As Elliot’s withdrawal climaxes during the road trip, one of the episode’s main themes is introduced. He launches into a monologue about daemons (pronounced day-mon), which are programs within an operating system that perform tasks that don’t require direct interaction or commands from users (i.e., monitoring, logging, notifications, etc.). “Like a program running in the background silently, while we are busy doing other shit … they are always there, always active,” he says.
Before the technological revolution of the 20th century, though, daemons were known as benevolent spirits that existed as a conduit between mortals and gods, and writer Sam Esmail’s script vacillates interestingly between the concept of daemons and demons. “Intentions are irrelevant. They don’t drive us — daemons do, and me, I’ve got more than most,” Elliot says, the camera panning quickly to Mr. Robot before Elliot’s nausea gets too intense and he throws up in the backseat.
Elliot is right: He does have several daemons, including his addiction and Mr. Robot. His addiction is easily identifiable. When the road trip checks into a motel room for Elliot to detox, Romero lists the various maladies that will befall Elliot while he gets clean, and Elliot cuts him off, adding “hypersensitivity to light” to the checklist. “Don’t be mad at me that I slipped, but I am about to change the world,” he says.
For all his opiate checks and balances, Elliot has spiraled before. His addiction doesn’t fuel his existence but it is constantly there, pinging from time to time until a glitch brings it to the forefront.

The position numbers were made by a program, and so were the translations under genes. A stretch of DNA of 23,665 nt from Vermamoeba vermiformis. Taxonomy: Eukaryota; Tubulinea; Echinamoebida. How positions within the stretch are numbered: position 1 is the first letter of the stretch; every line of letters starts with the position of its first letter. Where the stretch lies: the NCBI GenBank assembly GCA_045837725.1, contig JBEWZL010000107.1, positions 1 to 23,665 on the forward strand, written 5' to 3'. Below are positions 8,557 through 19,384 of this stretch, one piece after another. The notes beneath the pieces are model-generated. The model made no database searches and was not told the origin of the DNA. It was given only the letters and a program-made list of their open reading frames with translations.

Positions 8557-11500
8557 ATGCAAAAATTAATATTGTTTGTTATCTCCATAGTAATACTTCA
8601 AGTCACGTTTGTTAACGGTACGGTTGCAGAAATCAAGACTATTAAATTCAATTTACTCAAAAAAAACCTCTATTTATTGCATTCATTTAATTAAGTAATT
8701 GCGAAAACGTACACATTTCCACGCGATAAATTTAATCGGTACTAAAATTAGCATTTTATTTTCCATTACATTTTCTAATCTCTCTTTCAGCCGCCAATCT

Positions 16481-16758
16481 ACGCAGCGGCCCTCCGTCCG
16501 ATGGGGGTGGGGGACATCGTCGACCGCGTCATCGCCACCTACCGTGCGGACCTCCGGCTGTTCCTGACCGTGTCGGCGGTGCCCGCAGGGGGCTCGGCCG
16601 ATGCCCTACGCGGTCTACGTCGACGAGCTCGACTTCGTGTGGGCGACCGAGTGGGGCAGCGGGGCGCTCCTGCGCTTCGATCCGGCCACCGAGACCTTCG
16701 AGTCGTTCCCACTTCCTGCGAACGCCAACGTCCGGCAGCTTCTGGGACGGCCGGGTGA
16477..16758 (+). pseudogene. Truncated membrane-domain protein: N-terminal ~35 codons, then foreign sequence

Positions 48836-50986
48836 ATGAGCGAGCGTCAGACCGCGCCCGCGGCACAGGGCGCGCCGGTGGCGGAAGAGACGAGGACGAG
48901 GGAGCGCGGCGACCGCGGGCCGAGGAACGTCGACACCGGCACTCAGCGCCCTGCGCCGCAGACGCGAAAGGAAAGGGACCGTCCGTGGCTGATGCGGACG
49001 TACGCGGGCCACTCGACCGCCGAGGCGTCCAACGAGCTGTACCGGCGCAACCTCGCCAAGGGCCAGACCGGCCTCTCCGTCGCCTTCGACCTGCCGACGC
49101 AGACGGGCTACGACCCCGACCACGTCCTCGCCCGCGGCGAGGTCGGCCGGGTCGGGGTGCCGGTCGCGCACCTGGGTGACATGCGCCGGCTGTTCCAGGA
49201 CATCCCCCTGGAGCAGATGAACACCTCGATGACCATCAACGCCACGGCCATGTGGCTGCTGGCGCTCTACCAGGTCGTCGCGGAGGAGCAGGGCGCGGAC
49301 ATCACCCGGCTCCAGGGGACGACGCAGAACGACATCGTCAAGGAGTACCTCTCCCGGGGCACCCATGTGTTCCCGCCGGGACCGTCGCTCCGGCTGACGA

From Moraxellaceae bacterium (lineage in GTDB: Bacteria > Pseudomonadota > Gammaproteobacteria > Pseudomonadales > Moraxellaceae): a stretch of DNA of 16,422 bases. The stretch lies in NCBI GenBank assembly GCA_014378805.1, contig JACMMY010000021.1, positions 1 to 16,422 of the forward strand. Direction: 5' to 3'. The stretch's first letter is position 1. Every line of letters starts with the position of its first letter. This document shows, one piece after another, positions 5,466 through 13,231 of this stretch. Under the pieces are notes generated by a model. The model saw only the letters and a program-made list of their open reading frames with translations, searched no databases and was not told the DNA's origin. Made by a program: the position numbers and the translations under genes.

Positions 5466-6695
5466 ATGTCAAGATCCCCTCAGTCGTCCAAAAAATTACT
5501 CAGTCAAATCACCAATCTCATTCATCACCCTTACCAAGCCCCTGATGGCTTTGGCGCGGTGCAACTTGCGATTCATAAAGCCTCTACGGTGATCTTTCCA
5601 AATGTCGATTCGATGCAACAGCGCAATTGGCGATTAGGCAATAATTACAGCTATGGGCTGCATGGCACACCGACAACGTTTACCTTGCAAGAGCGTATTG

Much of the episode is spent trying to convince us that Mr. Robot isn’t Tyler Durden and that he actually exists. Romero seems to speak with Mr. Robot, who later pays the sentry at the drug den; various characters, like Darlene, seem to look in Mr. Robot’s direction. However, the evidence has become overwhelming that Mr. Robot simply isn’t real. I’d be stunned if he turned out not to be a figment of Elliot’s mind as the season progresses. Yes, Elliot imagines Mr. Robot, but he isn’t speaking to himself — Mr. Robot is another daemon. “Maybe this was all intentional,” Elliot says. “My subconscious running in the background, making me doubt what I got everyone else to believe.”
Since paranoia wasn’t listed on Elliot’s medical chart in episode three as one of his conditions, Mr. Robot continues to exist because he is ingrained in Elliot. Notice how he passes the baton during the Steel Mountain planning: “I told you before, you’re the key to the whole thing. You’re the only force of nature at play here.” Or when Elliot wakes from his detox hallucinations: “I’m not going anywhere, kiddo. I’m in this to the end.” As long as Elliot exists, so does Mr. Robot, who never “stop[s] working [and is] always active,” running in the background.
Elliot’s demons are similar to the bugs mentioned last episode, or the monster he must find during the extended hallucination scenes – so real and disturbing that it seemed plausible that Elliot had, in fact, taken heroin. “Have I sunk this low? What must you think of me?” he says. “I can’t control my thoughts, I need this.” His demons, like his bugs and monster, all seem to relate to one central event: the death of his father, and how he continues to process the loss. While he is laying on the ground, shot in the chest, FSociety’s announcement promises to “exorcise demons,” and throughout his hallucination, Elliot seeks to deal with the fallout of the loss of his father (the 404 error message in the lot of his childhood home; his mother forcing him to eat Qwerty, a fish he tells Angela was his only friend; how he needs to “find [his] monster and carry the key,” which he locates in the piece of “Pop’s famous’ raspberry pie”).